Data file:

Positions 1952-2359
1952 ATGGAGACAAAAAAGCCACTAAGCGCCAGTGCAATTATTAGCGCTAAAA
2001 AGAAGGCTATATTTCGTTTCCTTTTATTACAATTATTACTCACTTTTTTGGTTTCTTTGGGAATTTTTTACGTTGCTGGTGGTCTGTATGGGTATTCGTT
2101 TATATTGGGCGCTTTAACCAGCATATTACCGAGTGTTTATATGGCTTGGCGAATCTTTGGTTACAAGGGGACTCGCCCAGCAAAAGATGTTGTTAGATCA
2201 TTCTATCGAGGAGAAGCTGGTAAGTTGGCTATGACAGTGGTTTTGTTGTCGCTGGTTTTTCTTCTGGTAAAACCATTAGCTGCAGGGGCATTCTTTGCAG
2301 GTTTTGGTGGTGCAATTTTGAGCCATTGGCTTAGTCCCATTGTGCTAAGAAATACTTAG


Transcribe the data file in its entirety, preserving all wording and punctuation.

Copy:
Positions 1952-2359
1952 ATGGAGACAAAAAAGCCACTAAGCGCCAGTGCAATTATTAGCGCTAAAA
2001 AGAAGGCTATATTTCGTTTCCTTTTATTACAATTATTACTCACTTTTTTGGTTTCTTTGGGAATTTTTTACGTTGCTGGTGGTCTGTATGGGTATTCGTT
2101 TATATTGGGCGCTTTAACCAGCATATTACCGAGTGTTTATATGGCTTGGCGAATCTTTGGTTACAAGGGGACTCGCCCAGCAAAAGATGTTGTTAGATCA
2201 TTCTATCGAGGAGAAGCTGGTAAGTTGGCTATGACAGTGGTTTTGTTGTCGCTGGTTTTTCTTCTGGTAAAACCATTAGCTGCAGGGGCATTCTTTGCAG
2301 GTTTTGGTGGTGCAATTTTGAGCCATTGGCTTAGTCCCATTGTGCTAAGAAATACTTAG